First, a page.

Commonwealth war graves in Walvis Bay to be relocated to Swakopmund cemetery

Twelve Commonwealth war graves at Walvis Bay’s Mulderene cemetery, the former “non-European” cemetery adjacent to Mulderene and the Narraville cemetery will be exhumed and relocated to Swakopmund.
The Commonwealth War Graves Commission (CWGC) obtained formal approval for the relocation of the graves and is said also received a nod of approval from Namibia’s Head of State, Dr. Hage Geingob. The deteriorating conditions of the graves prompted the Commission to take action.
Walvis Bay has a total of twelve Commonwealth Graves which includes eight South African nationals and four casualties from various European countries from the Second World War. The headstones of the five graves of the “old non-European” date from 1942 and 1944. The seven graves of the “old European” side date from 1941 up to 1945. The Swakopmund cemetery has a total of 65 war graves stemming from the First World War.
An application by the CWGC regarding the above was made to the Swakopmund Town Council in April this year. The letter is signed by J.D. Maree, Director of the SA Agency of the Commission. “Whilst we were on the site on 29 March this year we discussed various interment options”, the letter states.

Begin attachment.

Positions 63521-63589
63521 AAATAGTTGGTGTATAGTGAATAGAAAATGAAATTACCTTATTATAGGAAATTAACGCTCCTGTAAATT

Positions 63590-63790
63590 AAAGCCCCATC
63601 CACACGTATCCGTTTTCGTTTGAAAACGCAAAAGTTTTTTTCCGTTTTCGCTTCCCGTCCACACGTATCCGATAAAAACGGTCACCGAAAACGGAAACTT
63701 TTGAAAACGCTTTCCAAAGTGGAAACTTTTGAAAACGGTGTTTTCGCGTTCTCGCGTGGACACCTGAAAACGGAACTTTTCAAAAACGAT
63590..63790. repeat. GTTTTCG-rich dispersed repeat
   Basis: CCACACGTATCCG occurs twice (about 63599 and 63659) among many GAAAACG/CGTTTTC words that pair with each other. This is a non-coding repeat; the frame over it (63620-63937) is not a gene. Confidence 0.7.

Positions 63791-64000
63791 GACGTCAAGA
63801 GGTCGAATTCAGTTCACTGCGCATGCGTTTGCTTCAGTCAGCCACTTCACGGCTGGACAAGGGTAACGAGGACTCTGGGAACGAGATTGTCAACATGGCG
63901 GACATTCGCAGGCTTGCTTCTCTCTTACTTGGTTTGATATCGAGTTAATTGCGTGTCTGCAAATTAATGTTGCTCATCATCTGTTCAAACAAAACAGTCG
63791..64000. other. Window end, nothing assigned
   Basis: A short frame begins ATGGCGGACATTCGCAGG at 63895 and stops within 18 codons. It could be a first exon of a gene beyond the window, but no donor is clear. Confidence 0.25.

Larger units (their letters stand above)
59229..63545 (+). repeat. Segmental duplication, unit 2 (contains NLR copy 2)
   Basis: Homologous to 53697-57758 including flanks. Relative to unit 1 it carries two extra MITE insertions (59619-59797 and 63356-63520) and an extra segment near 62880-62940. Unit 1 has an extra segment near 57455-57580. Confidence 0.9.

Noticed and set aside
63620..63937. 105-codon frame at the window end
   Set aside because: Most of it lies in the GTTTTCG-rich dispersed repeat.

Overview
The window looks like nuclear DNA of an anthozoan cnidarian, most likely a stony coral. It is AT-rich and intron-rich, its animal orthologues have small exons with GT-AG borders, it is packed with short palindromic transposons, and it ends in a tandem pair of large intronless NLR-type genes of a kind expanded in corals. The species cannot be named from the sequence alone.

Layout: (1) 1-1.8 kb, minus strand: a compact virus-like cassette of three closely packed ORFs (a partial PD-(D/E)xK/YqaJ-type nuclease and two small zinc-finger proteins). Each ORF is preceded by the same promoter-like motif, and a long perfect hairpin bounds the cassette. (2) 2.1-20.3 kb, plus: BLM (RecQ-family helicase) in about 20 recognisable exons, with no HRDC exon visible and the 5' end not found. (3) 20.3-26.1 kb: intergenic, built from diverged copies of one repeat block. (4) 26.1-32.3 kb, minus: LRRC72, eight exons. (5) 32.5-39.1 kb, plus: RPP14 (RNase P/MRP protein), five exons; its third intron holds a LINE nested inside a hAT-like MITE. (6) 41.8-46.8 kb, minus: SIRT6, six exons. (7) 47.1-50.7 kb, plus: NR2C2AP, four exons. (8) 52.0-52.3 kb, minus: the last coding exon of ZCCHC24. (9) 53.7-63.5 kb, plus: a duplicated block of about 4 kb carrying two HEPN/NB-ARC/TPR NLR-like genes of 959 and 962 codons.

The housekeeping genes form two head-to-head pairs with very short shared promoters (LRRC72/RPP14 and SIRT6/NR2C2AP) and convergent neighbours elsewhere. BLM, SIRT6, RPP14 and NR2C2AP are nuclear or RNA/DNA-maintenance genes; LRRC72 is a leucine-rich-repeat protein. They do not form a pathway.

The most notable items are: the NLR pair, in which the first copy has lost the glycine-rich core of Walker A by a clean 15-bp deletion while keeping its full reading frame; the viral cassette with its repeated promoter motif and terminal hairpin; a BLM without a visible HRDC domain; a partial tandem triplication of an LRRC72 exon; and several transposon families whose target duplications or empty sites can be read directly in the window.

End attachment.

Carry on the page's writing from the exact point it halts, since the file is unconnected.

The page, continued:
The Swakopmund Town Council has approved the request by the CWGC. According to the Agenda of the council meeting the application was made due to the “deteriorated condition of the Walvis Bay Cemetery … owing to variety of environmental factors and lack of proper maintenance by the cemetery-authorities.”
The CWGC made various applications for the delicate exhumation process and has also requested permission from President Hage Geingob already in July 2016. Geingob approved the request, states a letter by the High Commission of Namibia in South Africa, dated 4 April states. The letter was signed by High Commissioner Veiccoh Nghiwete.
It is not yet known when the exhumation and re-internment process will take place.
The CWGC is an inter-governmental organisation with its principal function to mark, record and maintain the graves of Commonwealth of Nations service members who died in the two World Wars. Since its inception, the Commission has constructed some 2500 war cemeteries and numerous memorials.

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